Bank of Uganda has been ordered to compensate millions of shillings to its former employees who were unlawfully dismissed.
In February 2016, the Industrial Court ordered the Central Bank to pay Shs100 million to each of the five former workers, with interest at 21 percent.
The five; Joseph Kibuuka, George Tabu, Nelson Kibuuka, Wilson Segane and Abubaker Wasswa were retrenched in 2010 in a job redesign that sent them into early retirement.
However, the Court decision forced the Central Bank to appeal against the ruling. But on Thursday, the Court of Appeal dismissed the appeal with costs saying that the separation of the five from the bank by early retirement was not only unlawful but also in contravention of the resolution by the board of directors of the bank made in June 2010.
In the lead judgement, Court of Appeal Judge, Irene Mulyagonja said,“Management of the bank acted ultra vires their powers when they unilaterally decided to send the respondents into early retirement. The Industrial Court was correct when they found that termination was not only wrongful but also illegal.”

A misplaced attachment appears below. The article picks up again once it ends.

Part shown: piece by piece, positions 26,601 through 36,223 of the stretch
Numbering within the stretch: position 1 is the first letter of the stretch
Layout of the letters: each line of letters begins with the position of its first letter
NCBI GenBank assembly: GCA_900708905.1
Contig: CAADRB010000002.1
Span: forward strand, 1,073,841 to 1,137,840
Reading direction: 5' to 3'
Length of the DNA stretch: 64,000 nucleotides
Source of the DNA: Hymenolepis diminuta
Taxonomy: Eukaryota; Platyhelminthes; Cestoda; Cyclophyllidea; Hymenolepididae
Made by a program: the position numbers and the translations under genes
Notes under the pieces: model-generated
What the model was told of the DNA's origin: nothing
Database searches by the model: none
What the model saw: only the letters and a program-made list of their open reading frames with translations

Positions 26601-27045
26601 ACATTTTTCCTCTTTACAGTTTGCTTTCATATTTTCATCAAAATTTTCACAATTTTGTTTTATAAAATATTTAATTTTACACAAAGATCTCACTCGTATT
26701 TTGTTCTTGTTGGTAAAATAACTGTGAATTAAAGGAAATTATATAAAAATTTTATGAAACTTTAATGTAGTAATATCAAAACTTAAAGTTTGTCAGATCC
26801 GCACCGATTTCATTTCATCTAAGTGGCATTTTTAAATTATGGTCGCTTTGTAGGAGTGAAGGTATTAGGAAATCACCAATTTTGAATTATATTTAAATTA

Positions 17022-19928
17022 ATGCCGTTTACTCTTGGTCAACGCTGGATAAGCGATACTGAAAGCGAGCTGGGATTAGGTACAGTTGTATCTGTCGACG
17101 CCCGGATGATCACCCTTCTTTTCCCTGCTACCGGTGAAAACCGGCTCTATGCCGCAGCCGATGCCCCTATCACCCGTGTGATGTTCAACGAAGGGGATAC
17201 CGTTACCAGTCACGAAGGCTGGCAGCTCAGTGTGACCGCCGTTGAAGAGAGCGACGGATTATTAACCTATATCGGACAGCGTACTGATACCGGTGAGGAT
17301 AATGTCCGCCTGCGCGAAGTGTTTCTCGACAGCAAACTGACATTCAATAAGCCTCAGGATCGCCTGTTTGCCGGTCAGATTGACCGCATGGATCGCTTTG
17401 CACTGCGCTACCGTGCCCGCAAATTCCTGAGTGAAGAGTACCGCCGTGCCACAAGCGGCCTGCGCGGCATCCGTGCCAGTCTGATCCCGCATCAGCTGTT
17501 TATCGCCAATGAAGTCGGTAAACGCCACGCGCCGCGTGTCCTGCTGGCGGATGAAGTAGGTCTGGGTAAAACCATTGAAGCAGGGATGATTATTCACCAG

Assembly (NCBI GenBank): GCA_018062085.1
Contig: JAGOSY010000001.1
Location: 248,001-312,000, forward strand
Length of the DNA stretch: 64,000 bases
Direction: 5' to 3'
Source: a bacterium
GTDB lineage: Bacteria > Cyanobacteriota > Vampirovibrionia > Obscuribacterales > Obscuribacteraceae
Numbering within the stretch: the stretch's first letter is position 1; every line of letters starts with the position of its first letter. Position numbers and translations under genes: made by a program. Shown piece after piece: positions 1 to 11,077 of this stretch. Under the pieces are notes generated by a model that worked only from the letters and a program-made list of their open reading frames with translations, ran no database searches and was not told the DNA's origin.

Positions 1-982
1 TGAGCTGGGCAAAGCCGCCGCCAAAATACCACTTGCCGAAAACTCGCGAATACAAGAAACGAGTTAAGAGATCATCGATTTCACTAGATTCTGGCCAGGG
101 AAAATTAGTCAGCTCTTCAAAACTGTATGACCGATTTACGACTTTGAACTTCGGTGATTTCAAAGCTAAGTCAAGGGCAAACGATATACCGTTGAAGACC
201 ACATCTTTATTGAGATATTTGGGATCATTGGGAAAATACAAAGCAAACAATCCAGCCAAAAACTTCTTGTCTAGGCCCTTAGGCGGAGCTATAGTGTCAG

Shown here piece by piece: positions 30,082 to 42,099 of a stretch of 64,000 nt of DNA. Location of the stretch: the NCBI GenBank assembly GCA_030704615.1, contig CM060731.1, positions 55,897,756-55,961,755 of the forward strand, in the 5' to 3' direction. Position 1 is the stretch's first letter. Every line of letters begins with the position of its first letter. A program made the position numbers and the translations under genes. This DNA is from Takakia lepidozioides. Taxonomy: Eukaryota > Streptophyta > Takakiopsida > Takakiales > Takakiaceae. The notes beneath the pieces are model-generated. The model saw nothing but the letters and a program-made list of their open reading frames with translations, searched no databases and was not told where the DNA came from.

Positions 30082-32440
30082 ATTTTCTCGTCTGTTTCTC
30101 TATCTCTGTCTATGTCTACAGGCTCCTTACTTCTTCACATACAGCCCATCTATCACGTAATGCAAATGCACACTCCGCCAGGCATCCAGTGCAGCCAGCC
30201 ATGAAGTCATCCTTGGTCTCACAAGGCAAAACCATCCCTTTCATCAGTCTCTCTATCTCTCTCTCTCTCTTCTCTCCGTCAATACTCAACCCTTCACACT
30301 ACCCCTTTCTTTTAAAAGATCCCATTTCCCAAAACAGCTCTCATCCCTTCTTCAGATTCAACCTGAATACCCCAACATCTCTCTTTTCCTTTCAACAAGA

The court ordered BOU to pay to pay Shs100m to each of the five persons as compensation for the pain and suffering as well as losses on pension and earnings.
“The appellant (BOU) shall pay to each of the respondents, severance equivalent to 1.5 months’ salary for each completed year of service. BOU shall pay one half of the respondents’ costs of this appeal and the costs in the court below,” Justice Mulyagonja ordered.
The judge further dismissed the BOU claim that the five persons were terminated in line with their service contracts reasoning that the bank management did not provide any explanation why they went against the policy directions of the board.
“It has been established that the respondents’ employment was not brought to an end under any provision of the law but by involuntary early retirement. I therefore find that the respondents were entitled to reasons for this abrupt decision to bring their employment to an end in a manner that was inconsistent with the board’s resolutions communicated to staff and contrary to their expectations that arose from them,” the court held.
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